The goal of this project is to train Dr. Zachary Stine in the laboratory of Dr. Chi Van Dang at the University of Pennsylvania. A comprehensive training plan has been developed for Dr. Stine that will increase his expertise in the techniques and theories of cancer metabolism, develop his ability to effectively communicate his science, expand his network of collaborators, and prepare him for academic independence, the pursuit of funding and finding an academic position. This project will prepare Dr. Stine to become independent academic investigator focusing on the role of oncogenes and their targets on cancer metabolism. Background and aims: Cancer cell metabolism is reprogrammed to meet elevated metabolic needs, with many tumors overexpressing MYC becoming dependent on Glutamine metabolism. The potential therapeutic target Kidney type Glutaminase (GLS), which catalyzes the first step in the conversion of Glutamine to TCA cycle intermediate, is alternatively spliced to form two isoforms with different cellular localization (GAC and KGA). The impact of these isoforms on tumor progression and cancer metabolism is not well understood.
Specific Aims : 1) Determine if the GAC isoform of GLS is required for growth of p493 cells due to its contributions to mitochondrial metabolism. 2) Define the requirement for the GAC isoform of Glutaminase for in vivo tumor growth. 3) Define the role of SFRS10 in MYC-controlled GLS alternative splicing. My preliminary studies indicate that the GLS isoform GAC is required for cancer cell growth. Metabolomics can give a global view of how Glutamine is used in metabolism. Altering GLS splicing to deplete GAC without downregulating total GLS mRNA, metabolomics will be used to determine the role of the GAC GLS isoform in cancer metabolism. It will also be determine if the GAC is required for xenograft tumor growth in vivo. The role of MYC control of GLS alternative splicing in metabolic reprogramming will be determined. Disease relevance: This proposal will provide insight into the role of glutaminase isoforms in cancer. Additionally, metabolic profiling will allow us to understand the metabolic impacts of the isoforms and will help us predict therapeutic response of to glutaminase inhibition based on isoform expression levels. This study will provide fundamental insights into the role of GLS isoforms in cancer metabolism in vitro and in vivo. In light of emerging splice modulation clinical trials, this is a valuable opportunity to explore anti-tumorigenic possibility of modulating GLS splicing in vivo. By altering GLS splicing in vivo, we may be able to reduce the side effects that arise from GLS inhibitors that target both isoforms.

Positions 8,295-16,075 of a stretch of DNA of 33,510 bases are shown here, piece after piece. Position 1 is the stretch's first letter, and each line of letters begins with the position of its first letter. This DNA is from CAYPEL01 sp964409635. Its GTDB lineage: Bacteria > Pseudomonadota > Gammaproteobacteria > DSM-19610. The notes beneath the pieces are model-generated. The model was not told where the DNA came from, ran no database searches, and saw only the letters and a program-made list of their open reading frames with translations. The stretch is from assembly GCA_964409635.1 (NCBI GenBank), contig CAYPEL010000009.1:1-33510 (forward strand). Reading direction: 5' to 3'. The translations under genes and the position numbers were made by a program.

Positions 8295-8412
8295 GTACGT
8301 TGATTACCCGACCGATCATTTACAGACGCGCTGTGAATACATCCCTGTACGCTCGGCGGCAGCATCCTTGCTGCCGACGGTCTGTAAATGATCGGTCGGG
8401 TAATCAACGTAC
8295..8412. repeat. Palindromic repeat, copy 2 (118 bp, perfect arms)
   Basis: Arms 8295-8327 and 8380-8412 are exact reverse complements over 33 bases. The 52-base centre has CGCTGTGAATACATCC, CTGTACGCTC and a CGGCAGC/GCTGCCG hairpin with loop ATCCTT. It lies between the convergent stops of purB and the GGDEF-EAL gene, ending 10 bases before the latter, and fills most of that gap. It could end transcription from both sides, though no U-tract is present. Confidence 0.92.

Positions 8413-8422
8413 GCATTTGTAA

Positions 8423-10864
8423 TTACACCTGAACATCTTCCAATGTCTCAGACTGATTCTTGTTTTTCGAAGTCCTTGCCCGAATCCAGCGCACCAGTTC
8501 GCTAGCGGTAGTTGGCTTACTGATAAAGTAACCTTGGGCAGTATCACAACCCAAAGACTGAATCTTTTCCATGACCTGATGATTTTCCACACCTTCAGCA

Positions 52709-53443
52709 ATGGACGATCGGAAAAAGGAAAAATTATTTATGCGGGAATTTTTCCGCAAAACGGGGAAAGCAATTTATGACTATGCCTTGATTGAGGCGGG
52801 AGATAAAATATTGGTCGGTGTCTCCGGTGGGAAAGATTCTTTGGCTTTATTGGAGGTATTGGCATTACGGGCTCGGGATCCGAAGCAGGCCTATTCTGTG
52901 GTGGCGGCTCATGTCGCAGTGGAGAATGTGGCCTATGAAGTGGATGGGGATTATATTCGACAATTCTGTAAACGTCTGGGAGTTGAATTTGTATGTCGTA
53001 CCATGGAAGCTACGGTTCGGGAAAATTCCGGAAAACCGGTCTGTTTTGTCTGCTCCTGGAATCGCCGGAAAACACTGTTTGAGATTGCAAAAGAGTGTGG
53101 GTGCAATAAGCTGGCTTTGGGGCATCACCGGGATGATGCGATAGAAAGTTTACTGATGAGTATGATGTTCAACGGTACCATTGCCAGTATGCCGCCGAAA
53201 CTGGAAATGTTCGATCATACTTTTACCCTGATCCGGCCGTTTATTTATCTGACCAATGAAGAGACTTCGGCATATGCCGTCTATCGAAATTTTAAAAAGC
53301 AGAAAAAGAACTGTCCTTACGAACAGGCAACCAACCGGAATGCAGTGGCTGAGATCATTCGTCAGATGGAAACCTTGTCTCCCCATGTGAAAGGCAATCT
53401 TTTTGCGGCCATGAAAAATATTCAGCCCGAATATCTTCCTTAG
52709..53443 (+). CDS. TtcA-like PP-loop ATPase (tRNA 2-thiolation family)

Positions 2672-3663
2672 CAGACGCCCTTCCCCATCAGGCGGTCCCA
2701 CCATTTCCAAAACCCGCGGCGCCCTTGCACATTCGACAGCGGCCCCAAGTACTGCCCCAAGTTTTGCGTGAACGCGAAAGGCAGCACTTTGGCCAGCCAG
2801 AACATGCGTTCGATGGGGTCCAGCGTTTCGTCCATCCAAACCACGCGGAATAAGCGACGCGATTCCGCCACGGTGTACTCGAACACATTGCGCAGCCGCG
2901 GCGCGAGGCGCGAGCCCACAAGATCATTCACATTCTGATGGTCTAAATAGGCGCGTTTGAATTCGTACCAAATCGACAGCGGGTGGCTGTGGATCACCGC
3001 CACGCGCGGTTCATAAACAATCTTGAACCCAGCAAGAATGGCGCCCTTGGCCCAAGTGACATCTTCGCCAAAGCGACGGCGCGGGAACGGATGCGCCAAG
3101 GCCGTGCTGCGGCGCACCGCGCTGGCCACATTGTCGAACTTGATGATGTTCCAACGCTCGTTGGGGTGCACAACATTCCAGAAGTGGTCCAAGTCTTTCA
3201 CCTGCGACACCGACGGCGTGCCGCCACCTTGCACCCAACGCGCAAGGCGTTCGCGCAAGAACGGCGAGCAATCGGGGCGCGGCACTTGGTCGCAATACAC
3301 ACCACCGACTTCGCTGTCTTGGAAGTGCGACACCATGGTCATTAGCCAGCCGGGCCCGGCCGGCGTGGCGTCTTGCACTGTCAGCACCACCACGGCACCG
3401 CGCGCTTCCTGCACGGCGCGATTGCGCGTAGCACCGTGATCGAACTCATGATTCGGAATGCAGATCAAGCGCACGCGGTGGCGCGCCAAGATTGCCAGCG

Public Health Relevance

Many cancer cells depend on the amino acid glutamine as a fuel source, with the enzyme Glutaminase catalyzing the first step of the conversion of glutamine to energy and building blocks. Glutaminase comes in a highly active short form and a less active long form. This study will determine the role of short and long Glutaminase in cancer metabolism, providing fundamental understanding of Glutamine metabolism to aid in the translation of Glutaminase inhibition to the clinic.

National Institute of Health (NIH)
Postdoctoral Individual National Research Service Award (F32)
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Special Emphasis Panel (ZRG1)
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Jakowlew, Sonia B
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University of Pennsylvania
Internal Medicine/Medicine
Schools of Medicine
United States
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Le, Anne; Stine, Zachary E; Nguyen, Christopher et al. (2014) Tumorigenicity of hypoxic respiring cancer cells revealed by a hypoxia-cell cycle dual reporter. Proc Natl Acad Sci U S A 111:12486-91